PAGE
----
The one-bedroom open-plan apartment in Beijing is decorated with natural Indian fabrics and handwoven textiles from around the world|

India-born and of Persian background, artist Shirin Sahba and her half-Persian, half-American husband Na’im Moore have moved cities six times in six years. She believes in putting down roots wherever she goes.

Their tiny one-bedroom apartment is located in a hip and trendy part of Beijing called Sanlitun. Shirin believes in an open-plan living concept. On her design ethos, she says, “I love a space that is both comfortable and uplifting in its choice of colors and décor. I love natural Indian fabrics and collect handwoven textiles from around the world. I adore my embroidered wall-hanging, the Mexican Otomi, in the living room.”

Shirin’s work is influenced by the miniature tradition of the East, particularly India. She remarks, “I have been painting a lot of circular paintings recently. I find the shape so calming and organic; it’s like peering out of a boat window.” In the hallway is what she calls her Chinese corner, featuring her collection of antiques—three wooden praying monks, a large painted opera chest and a lotus pattern hand-painted vase.




“I have been painting a lot of circular paintings. It’s like peering out of a boat window.”



She says, “My work desk is large and I spend most of my working days at it. I love all the natural light that floods in through the large windows. I gain a lot of inspiration from this peaceful and bright space.” In her bedroom is a large painting of an elephant by an Indian artist— “he was completely willing to do a huge painting even though he usually does miniatures!” An antique suzani was a gift from her sister-in-law after a trip to Turkey. The bolster cushions are designed by her.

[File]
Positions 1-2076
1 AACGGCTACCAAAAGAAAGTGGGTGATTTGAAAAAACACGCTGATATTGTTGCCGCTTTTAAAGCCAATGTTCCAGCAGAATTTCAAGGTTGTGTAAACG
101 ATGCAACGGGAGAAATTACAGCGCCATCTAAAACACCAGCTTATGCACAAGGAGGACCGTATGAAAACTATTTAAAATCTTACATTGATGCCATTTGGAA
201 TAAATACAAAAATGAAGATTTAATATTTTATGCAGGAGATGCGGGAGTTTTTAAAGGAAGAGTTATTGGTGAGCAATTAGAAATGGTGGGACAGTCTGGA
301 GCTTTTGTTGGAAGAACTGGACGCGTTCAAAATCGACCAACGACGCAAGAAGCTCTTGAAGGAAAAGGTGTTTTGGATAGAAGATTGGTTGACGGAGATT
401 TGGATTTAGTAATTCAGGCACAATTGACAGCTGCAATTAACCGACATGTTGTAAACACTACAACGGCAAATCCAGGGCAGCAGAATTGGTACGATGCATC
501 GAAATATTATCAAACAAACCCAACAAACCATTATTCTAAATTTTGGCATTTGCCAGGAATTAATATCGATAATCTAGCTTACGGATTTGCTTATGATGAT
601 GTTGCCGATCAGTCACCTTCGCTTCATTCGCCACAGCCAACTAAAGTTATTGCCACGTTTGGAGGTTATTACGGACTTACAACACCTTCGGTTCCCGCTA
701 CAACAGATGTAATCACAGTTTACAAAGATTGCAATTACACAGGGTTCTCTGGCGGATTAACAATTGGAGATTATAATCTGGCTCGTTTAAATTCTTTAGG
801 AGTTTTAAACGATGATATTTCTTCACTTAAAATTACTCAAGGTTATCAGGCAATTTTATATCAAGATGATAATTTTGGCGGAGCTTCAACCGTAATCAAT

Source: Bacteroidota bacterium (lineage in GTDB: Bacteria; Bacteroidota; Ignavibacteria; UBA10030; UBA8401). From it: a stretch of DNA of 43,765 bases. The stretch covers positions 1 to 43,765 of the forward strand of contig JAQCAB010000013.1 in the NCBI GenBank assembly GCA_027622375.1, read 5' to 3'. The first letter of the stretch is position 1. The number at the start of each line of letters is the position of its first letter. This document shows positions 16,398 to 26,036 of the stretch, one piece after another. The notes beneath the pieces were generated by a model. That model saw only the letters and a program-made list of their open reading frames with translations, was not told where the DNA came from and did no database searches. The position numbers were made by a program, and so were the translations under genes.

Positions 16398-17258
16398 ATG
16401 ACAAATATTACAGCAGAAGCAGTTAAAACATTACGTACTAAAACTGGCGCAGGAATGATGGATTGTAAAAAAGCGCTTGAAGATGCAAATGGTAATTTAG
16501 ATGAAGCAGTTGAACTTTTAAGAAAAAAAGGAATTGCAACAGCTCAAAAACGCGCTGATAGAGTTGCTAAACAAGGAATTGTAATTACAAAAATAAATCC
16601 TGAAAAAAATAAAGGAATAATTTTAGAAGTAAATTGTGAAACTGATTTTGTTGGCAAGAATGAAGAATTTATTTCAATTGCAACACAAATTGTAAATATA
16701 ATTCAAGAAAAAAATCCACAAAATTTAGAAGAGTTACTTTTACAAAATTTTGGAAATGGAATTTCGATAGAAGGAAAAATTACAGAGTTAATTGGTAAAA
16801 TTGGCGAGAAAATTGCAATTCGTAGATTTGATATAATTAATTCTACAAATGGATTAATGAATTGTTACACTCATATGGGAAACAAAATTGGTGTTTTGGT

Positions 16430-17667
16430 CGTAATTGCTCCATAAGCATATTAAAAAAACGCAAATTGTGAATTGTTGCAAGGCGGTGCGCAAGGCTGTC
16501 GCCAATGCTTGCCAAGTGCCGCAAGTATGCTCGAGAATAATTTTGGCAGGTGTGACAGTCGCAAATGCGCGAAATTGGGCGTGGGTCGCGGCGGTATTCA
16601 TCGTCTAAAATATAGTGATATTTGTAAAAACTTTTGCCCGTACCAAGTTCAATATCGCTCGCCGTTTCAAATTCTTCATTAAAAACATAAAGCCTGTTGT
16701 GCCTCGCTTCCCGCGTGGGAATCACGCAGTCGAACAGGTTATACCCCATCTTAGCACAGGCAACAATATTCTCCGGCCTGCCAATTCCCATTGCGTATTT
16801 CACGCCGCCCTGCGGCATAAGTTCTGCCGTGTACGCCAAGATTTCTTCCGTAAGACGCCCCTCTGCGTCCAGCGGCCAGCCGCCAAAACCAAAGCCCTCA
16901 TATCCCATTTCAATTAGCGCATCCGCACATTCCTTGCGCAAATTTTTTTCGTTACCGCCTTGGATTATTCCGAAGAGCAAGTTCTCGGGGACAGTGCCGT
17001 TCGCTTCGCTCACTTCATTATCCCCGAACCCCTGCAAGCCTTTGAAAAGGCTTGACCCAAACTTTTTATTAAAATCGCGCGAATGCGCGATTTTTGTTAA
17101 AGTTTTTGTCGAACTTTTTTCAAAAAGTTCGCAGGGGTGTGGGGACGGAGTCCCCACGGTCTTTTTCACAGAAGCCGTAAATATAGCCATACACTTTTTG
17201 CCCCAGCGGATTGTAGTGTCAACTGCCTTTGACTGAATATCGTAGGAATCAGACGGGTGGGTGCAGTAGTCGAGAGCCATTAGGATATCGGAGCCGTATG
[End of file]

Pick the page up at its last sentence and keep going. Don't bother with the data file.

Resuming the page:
Meanwhile, the kitchen is the couple’s favorite place in the house since they love to cook and entertain. Remarks Shirin, “It’s very streamlined, minimalist and compact. I love that everything is white because it’s easier to keep it clean and spotless. There is a washer/dryer (together in one machine) in this tiny kitchen, but you wouldn’t know it because it’s sleekly designed.”

The Rajasthani pink mother-of-pearl inlaid cupboard is Shirin’s favourite piece of furniture and was commissioned for her birthday by her husband. On the wall is a juju head-dress from Africa. She tells us, “It’s a tribal hat used in village ceremonies, from Cameroon, Africa. I have a few of these and love them.”


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